Marvel: Avengers Alliance

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Marvel: Avengers Alliance
Marvel Avengers Alliance logo.jpg
Developer(s) Offbeat Creations[1]
Publisher(s) Playdom (2012–2014)
Disney Interactive (2014–present)
Distributor(s) Disney Interactive
Marvel Games
Director(s) Bill Rosemann
Chia Chin Lee
Michael Rubinelli
Robert Reichner
Producer(s) Justin Woods (2012–2014)
Tony Sherrill (2014–present)
Julia Fredrickson
Designer(s) Josh Billeaudeau
CJ Heine[2]
Creighton Evans[3]
Artist(s) Sam Wood
Kelly Hamilton
Leigh Kellogg
Darran Hurlbut[4]
Writer(s) Alex Irvine
Engine Adobe Flash
Platform(s) Facebook, iOS, Android, Windows, Playdom.com
Release date(s) December 21, 2011 (beta)[5]
March 1, 2012 (official)
Genre(s) Role-playing game
Mode(s) Single-player

Marvel: Avengers Alliance is a turn-based social network game developed by Offbeat Creations and published by Playdom on March 1, 2012. It is based on characters and storylines published by Marvel Comics, and written by Alex Irvine.[6] The game is available as an Adobe Flash application via the social-networking website Facebook.[7] It officially launched in Facebook at March 1, 2012. It was initially released as promotion for the 2012 Marvel Studios crossover film The Avengers. It was nominated for Best Social Game on the G4tv.com Video Game Awards 2012, and won.[8]

It was made available on iOS devices on 13 June 2013, and an Android version is also available. On March 20, 2014, it was announced that the servers running on Playdom's official website would be discontinued; however, the game continues to be available via Facebook.[9]

Plot[edit]

The player is a new S.H.I.E.L.D. recruit, dispatched by Nick Fury and Maria Hill. As the game advances, more heroes join the conflict as playable characters.

Season One[edit]

In the first season, the game revolves around a galactic event called the "The Pulse" hitting Earth. This event released a strange compound called Iso-8. Several villains, villain organizations (consisting of A.I.M., the Brotherhood of Mutants, the Hand, HYDRA, and the Maggia), and extra-dimensional menaces try to take advantage of it leading to a villain alliance called "The Syndicate." It is divided into twelve chapters, each consisting of six missions. The sixth mission of every chapter requires a specific hero to unlock. The season ends with the destruction of the Syndicate, the resurrection of the Red Skull, and a civil war within HYDRA.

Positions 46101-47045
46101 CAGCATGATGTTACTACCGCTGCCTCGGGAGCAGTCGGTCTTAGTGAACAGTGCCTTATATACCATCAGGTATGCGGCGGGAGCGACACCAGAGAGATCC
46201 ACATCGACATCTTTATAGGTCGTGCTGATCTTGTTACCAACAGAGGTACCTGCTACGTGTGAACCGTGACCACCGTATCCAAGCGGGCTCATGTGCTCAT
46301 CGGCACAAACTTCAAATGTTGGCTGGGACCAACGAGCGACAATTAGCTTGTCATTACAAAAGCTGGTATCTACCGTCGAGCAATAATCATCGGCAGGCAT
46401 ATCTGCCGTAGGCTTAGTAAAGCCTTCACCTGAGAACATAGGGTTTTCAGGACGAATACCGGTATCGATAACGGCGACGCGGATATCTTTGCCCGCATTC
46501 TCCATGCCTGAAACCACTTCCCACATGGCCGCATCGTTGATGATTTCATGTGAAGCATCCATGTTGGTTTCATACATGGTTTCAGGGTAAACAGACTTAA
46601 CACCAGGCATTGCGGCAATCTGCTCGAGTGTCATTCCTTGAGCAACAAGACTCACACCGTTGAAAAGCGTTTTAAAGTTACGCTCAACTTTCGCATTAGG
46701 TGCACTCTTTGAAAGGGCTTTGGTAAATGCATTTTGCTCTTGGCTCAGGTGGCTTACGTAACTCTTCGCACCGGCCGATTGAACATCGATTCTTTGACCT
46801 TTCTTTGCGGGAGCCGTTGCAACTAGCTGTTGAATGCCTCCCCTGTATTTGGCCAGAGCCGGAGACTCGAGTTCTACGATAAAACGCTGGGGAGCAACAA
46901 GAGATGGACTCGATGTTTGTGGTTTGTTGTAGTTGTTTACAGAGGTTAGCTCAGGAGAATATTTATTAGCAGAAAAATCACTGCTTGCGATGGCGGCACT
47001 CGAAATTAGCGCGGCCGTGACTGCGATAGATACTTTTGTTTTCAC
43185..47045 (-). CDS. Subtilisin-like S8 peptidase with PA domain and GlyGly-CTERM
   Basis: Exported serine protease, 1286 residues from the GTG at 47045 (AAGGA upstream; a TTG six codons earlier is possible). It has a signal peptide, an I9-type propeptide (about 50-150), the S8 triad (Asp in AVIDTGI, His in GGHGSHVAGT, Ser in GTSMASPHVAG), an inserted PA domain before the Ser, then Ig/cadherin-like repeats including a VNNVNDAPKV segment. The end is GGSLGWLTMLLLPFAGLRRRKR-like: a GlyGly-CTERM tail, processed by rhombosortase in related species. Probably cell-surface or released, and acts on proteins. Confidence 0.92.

Season Two[edit]

In the second season, S.H.I.E.L.D. travels to other parts of the world: San Francisco, Great Britain, Wakanda, and the Savage Land. The heroes investigate the Circle of Eight, a mysterious organization that is killing low-level villains and heroes for unknown reasons. The Circle of Eight is revealed to be led by the Serpent: Asgardian God of Fear, who is also assembling heroes to be his Worthy. Like the previous season, there will be twelve chapters, each with six missions. Completing all missions, deploys, heroic battles, and challenges in a chapter unlocks a new costume for a hero.

Production[edit]

Season 2 was expected to be released on the 18th of June, 2013 and will feature new heroes and villains. On the 18th, Playdom said there would be a hold on release on it.[10] Season 2 was released on August 1, 2013.

Gameplay[edit]

Players take control of an agent of S.H.I.E.L.D.[11] and can fully customize the agent by gaining experience, leveling up, and equipping their agents with various weapons and uniforms obtained within the game. They can also team up with up to two out of the current 156 available Marvel heroes in the game, each with their unique skills and abilities. While some heroes are locked and can only be recruited on some occasions, most of them are available for general recruitment, and can be bought with 'Command Points', one of the currency that appears in the game.

Gameplay itself consists of turn-based fights that pit the player's agent and heroes against one or more waves of three or less enemies, with each character having unique attacks. There are six character classes: blaster, bruiser, scrapper, infiltrator, tactician and generalist. The first five classes have a specific strength and a specific weakness to one of the other classes, in a Rock-paper-scissors style. Blasters have guaranteed critical hits against bruisers and ignore their defense stats. Bruisers increase their statistics when they attack or are attacked by scrappers. Scrappers have a second automatic attack (follow-up attack) against infiltrators. Infiltrators gain the ability to counter enemies' attacks after attacking or being attacked by tacticians. And tacticians gain an extra turn when they attack or are attacked by blasters. The generalist class has no special strengths or weaknesses against other classes. Some playable heroes can switch classes during the game, and a character class may be changed with alternate costumes. The player has access to uniforms of all the classes.